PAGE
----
By Sister Bernie Hart, for Guided Autobiography workshop
I grew up knowing basic means of communication: letters, phone calls, visiting or face-to-face meetings. If someone lived nearby, you called them on the phone or you went over to visit them. If they lived far away – 50 miles or more – you wrote them letters, mostly, and sometimes called. The phone was in one place in the house, usually the hallway. By the time I was using a telephone, we no longer had party lines, where you shared the same line with one or more neighbors. But you also rarely had a chance for a private phone conversation. Later on you were able to have more than one phone in your house, so, for convenience, you could call from the kitchen, bedroom, hallway or living room, and also, possibly, have a private conversation, though you had to listen for someone picking up an extension elsewhere in the house. I remember my mother had a friend who liked to talk a lot and when she called, you knew it would be for 30 minutes or longer! As my sister and then older brother moved out of the house to their own place, my Mom would call them. When my Dad was out on trips he would call home as it came out of his work pay and not on our bill. I do not remember calling much on the telephone, even when I was in high school –except to set up a meeting place or check on the homework. Most of my communication was done by face-to-face times with my friends or family.
From the time I entered letter writing was the ONLY means of communication, and even then they were often read by the Novice Mistress or Superior of the house! This changed when our life style gradually loosened up, starting in the late sixties and early seventies. The phone was still the main means of communication, though letter writing was also common.
Most of our houses had a phone booth that afforded some privacy. And many of us in the Bay Area learned to come to Burlingame to use the phone there as any long distance calls would not be on our local house bill for the Superior to question us about! This was basically the means of communication until the late 1990’s when mobile phones began to be used by the ordinary folk! (The first call was made in 1973, but it took this long to refine the phones and get them to be user friendly.)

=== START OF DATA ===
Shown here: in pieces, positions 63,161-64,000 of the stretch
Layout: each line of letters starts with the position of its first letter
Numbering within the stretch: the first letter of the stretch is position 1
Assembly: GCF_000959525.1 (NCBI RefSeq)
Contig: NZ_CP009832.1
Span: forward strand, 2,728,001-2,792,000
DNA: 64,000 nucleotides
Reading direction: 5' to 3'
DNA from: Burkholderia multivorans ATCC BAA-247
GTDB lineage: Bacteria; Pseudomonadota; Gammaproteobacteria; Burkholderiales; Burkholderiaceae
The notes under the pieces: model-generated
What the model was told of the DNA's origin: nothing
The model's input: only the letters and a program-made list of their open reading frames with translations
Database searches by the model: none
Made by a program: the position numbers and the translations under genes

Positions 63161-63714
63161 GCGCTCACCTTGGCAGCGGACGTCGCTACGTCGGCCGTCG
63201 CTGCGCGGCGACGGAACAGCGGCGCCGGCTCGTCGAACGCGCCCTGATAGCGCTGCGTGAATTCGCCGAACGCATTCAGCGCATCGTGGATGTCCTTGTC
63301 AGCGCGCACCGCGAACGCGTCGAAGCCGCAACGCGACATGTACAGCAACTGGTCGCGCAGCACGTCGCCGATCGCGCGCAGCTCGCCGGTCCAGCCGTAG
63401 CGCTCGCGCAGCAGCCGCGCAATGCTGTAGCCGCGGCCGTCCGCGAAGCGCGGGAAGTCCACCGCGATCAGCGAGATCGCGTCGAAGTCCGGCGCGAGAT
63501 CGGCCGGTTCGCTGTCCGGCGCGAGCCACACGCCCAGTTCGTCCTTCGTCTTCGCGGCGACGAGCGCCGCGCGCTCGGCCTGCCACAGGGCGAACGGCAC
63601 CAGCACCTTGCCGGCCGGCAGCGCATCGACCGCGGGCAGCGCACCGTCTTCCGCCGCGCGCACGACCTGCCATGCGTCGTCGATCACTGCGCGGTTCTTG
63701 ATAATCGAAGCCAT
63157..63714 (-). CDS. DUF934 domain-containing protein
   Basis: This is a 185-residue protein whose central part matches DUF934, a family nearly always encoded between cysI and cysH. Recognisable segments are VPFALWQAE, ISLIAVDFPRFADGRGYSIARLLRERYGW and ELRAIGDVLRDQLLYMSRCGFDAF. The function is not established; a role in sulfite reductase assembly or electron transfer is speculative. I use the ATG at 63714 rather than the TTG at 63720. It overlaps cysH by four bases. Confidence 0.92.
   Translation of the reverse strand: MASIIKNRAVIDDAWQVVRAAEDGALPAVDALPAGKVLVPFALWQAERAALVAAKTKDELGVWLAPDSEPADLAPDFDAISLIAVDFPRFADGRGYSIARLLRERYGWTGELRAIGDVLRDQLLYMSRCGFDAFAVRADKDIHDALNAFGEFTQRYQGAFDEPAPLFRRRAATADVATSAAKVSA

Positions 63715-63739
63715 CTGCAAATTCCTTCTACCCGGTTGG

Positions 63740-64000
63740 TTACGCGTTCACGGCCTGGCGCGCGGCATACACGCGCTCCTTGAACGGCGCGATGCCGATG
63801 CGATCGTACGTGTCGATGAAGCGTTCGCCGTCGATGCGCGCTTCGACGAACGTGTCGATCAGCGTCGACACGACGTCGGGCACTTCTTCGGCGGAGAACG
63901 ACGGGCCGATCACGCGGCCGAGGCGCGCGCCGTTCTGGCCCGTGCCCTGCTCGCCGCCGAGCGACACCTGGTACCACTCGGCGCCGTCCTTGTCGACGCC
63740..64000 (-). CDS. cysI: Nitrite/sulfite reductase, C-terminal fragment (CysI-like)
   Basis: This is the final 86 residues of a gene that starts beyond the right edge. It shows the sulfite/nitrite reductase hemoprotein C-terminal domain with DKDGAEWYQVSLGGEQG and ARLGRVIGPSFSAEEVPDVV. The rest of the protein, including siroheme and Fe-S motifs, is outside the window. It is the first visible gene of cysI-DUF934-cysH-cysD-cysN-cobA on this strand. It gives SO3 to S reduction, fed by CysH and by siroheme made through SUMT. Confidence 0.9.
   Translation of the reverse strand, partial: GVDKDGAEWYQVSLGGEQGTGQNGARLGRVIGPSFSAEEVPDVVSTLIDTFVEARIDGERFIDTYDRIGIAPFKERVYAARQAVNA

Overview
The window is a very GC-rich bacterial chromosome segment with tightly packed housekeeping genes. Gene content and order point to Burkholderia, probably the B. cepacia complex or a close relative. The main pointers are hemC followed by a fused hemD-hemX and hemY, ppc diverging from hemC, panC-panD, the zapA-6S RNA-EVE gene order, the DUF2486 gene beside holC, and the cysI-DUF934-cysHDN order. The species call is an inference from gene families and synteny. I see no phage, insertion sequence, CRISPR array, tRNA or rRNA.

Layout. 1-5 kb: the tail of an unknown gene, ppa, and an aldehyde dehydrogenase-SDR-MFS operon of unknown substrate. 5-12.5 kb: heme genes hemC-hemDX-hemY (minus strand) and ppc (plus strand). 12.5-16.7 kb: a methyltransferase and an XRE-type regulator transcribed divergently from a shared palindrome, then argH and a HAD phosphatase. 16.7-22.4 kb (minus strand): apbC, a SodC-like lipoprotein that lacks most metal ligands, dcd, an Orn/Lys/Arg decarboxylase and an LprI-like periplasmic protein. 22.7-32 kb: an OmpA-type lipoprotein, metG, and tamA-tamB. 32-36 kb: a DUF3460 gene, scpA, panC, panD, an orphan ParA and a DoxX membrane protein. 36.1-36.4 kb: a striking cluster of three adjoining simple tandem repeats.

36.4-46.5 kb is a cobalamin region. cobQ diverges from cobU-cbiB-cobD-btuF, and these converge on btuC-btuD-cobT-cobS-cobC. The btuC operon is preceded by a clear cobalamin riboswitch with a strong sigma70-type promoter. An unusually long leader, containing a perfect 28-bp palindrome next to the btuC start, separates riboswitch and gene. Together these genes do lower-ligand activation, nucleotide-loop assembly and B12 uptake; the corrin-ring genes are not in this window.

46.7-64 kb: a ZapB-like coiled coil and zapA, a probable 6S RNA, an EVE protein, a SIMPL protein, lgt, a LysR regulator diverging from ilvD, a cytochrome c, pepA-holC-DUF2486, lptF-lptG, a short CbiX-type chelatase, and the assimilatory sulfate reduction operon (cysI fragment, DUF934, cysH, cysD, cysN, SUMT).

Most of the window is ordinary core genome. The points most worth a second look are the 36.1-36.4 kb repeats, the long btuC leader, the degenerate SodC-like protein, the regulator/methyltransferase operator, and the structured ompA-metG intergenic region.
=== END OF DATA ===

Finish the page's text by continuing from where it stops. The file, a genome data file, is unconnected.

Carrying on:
I first used a mobile phone in 2001, when I became a Vocation Director and needed to be contacted easily. (That was when I got my first laptop computer, too, but that is another story!) Gradually my family and friends could all be contacted on a mobile phone, even my mother in her 90’s! Of course there were some disadvantages to these phones as they were sometimes out of range of service. This was especially true in the mountains where my parents lived. I could not get reception in the house and only in some places outside. Often I had to drive a mile into town near the pond where there were less trees and more open space. Even two years ago, living in St. Louis area I could not always get reception in all parts of the building.
Today, I can call most people from anywhere I am and connect with them. I love being able to text, too, as I can give a short message or check to see if they can talk now before I actually call them. For my three sisters, the oldest one is the easiest to get hold of. Her mobile is her only phone and if she cannot answer she at least returns my calls later. My next younger sister has had trouble with her phones, in part due to her inability to punch the numbers as she loses feeling in her fingers, but also because she has no patience is if does not work immediately. Luckily, now, she has a land line, too, so I have a back-up for her. My youngest sister only has a cell phone, does not like talking on the phone, and has trouble hearing so I am often repeating what I say. She likes face-to-face best!
Is the cellphone an improvement?? Yes, and no. I love it for friends and family far away, but for those nearby I don’t always take the time to just visit. I will text, I will call, but these do not help you to deepen friendships and understanding. They are temporary means to communicate, but the sitting down for a glass of wine or a comfortable cup of tea cannot be replaced!